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No internet, no power, no problem: ASU solar library empowers schools abroad

September 12, 2016

Many islands in the Pacific Ocean lack two things that are essential for accessing information and performing educational pursuits: a library and the internet.

Without this access, many teachers are without strong lesson plans or curriculum and community members lack books and multimedia.

But a new Arizona State University faculty member has figured out a way to deliver a digital library that doesn’t depend on existing internet connectivity — rather, it comes with its own Wi-Fi hotspot.

SolarSPELL,solar,ASU,education

Laura Hosman

Laura Hosman is an assistant professor who began a joint appointment in ASU’s Ira A. Fulton Schools of Engineering and the School for the Future of Innovation in Society this semester.

Her innovative device, the Solar Powered Educational Learning Library, known as SolarSPELL, is a digital library full of educational resources that generates its own Wi-Fi signal and solar power. All that is needed to access the information is an internet-capable device, such as an iPad, laptop or smartphone. Basically, it’s a self-powered plug-and-play kit, portable enough to fit into a backpack.

The plastic case containing the technical components is waterproof and weatherproof, and it is covered with a compact solar panel.

The real genius of the device lies in its small, durable, credit-card-size computer — known as a Raspberry Pi — that is used as a server and delivers the educational content over its own Wi-Fi hotspot.

“The server is one directional, so the Wi-Fi doesn’t connect to the internet, but it serves up our offline library in the form of a website, so it looks and feels as though you’re online,” Hosman explained.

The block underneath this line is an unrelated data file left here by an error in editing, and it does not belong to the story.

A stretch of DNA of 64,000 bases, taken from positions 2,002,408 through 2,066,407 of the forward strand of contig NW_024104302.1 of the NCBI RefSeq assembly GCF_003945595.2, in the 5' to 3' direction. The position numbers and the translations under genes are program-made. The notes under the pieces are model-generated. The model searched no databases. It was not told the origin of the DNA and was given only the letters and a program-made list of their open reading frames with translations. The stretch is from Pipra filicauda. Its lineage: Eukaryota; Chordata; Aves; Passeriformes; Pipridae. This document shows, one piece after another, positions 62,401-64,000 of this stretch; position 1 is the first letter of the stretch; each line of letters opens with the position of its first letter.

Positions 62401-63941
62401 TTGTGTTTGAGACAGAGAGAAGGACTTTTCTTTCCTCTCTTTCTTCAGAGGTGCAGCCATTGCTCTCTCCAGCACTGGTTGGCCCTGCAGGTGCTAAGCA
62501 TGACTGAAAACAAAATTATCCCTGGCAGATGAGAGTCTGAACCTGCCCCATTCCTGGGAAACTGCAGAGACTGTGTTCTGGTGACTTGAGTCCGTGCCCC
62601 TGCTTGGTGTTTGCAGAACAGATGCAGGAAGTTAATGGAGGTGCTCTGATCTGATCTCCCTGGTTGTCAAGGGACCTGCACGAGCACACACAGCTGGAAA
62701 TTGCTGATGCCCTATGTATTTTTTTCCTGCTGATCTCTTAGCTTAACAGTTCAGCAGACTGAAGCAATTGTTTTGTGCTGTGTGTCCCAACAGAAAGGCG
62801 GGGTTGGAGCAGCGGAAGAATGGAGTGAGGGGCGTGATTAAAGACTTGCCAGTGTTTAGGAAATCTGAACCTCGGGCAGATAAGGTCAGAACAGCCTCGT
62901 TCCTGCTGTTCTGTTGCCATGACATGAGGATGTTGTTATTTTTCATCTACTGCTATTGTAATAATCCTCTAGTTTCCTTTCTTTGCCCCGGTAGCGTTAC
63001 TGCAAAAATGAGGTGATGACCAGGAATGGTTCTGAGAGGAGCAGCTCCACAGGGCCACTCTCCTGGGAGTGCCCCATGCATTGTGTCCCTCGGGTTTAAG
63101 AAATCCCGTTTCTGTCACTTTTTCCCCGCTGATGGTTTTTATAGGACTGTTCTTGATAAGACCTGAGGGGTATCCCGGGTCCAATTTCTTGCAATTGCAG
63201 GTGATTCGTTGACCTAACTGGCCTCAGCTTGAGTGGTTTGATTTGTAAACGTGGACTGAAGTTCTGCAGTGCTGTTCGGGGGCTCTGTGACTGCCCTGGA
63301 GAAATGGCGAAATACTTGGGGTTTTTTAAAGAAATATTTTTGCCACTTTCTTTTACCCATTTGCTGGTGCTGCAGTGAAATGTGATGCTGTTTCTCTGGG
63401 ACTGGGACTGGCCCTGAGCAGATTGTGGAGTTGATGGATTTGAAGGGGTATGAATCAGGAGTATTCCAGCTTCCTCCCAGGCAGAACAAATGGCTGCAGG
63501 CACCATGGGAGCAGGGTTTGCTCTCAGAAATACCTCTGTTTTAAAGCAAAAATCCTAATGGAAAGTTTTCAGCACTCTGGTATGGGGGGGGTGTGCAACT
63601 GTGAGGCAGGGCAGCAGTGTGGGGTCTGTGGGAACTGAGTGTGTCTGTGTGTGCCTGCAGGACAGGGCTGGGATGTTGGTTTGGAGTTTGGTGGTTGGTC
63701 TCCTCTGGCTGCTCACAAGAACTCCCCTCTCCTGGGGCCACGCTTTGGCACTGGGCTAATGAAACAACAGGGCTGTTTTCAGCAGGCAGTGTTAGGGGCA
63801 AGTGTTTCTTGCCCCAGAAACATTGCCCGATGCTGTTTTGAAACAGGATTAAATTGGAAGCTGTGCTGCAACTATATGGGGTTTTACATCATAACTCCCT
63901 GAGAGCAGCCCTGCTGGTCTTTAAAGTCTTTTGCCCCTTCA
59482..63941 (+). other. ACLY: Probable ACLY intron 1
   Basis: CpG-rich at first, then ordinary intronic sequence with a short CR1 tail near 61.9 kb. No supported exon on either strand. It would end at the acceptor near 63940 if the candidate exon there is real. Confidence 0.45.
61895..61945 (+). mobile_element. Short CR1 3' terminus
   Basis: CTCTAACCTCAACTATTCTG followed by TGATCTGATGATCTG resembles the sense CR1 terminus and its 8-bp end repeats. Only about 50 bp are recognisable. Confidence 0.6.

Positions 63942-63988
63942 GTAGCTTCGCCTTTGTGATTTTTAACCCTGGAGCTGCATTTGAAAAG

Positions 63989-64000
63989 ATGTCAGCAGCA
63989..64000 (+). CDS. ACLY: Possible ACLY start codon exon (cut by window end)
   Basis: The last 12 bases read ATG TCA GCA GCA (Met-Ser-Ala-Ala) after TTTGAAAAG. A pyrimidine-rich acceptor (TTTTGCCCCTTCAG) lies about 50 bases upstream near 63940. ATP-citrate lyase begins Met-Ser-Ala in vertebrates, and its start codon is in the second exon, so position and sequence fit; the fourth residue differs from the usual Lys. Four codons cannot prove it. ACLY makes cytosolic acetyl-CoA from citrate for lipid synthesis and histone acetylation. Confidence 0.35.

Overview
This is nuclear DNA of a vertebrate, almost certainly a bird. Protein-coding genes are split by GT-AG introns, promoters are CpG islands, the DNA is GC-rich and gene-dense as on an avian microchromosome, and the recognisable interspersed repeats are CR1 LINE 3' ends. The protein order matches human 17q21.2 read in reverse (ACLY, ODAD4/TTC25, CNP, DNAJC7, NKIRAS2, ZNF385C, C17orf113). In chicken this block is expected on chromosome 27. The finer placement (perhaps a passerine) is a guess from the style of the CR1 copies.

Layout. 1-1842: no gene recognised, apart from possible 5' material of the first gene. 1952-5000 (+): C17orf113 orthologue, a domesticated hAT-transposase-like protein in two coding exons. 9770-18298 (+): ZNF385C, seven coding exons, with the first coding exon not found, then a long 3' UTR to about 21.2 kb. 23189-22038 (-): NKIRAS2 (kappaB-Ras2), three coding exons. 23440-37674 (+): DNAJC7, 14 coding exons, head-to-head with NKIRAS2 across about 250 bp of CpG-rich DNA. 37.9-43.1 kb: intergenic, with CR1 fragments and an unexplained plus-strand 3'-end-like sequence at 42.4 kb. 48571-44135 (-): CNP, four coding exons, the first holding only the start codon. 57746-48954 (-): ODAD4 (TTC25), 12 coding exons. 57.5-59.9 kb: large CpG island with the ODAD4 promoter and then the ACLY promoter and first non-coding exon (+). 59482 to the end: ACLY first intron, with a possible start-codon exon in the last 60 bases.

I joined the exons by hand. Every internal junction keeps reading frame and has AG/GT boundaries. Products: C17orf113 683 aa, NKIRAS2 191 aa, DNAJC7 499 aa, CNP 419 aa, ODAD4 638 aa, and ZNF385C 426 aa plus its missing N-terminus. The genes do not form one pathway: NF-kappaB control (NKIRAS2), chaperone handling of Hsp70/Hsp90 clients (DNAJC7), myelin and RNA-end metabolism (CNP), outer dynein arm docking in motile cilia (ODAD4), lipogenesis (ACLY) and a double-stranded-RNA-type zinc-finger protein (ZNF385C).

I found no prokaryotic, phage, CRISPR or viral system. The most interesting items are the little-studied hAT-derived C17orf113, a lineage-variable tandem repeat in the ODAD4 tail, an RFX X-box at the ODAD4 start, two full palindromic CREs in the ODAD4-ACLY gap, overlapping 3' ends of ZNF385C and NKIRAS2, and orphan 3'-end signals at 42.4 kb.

Curating localized content

On the SolarSPELL website are thousands of educational resources, including videos, ranging from math and English lessons to agricultural information to overviews of climate change.

Just like a community library, SolarSPELL can be a hub for people of all ages — from young children looking to watch instructional videos to community members looking to improve their agricultural practices.

SolarSPELL's digital library connected to a smartphone.

SolarSPELL’s educational library is accessed using an internet-capable device, such as an iPad, laptop or smartphone. It operates like a self-powered plug-and-play kit. Photos by Pete Zrioka/ASU

In curating the content, Hosman insists on including as much localized information as possible. Currently, most educational content available to Pacific Islanders is provided by the governments of the U.S., Australia or New Zealand, and is not localized at all.

“When identifying content for SolarSPELL we try to think like a Pacific Islander, with a goal in the future of empowering locals to create their own unique content,” she said.

This means the device has a dual purpose of teaching things like science and geography, but also preserving and communicating local, traditional and indigenous knowledge. One example, preserved and accessible in the device, is a series of more than 70 Micronesian Seminar videos that cover 100 years of Pacific Islands history.

The importance of providing localized content came to Hosman several years ago during what she refers to as “a lightbulb moment.”

“I was showing a Micronesian Seminar video to a teacher and student, and their amazement at seeing the country’s president on the screen made me realize that these two had never actually seen a Micronesian — someone who looked like them — in a video before,” Hosman said. “It makes a huge difference if you can see yourself and your culture in the curriculum.”

Integration with Peace Corps

SolarSPELL has a strong working relationship with the U.S. Peace Corps in Vanuatu, Micronesia and Samoa. Peace Corps volunteers in the Pacific Islands are stationed at remote, rural schools for two years and have a mission to teach English and, where possible, technology in the schools.

“SolarSPELL provides a synergistic approach to the Peace Corps volunteers’ educational responsibilities, particularly when introducing technology into schools for the first time,” Hosman said.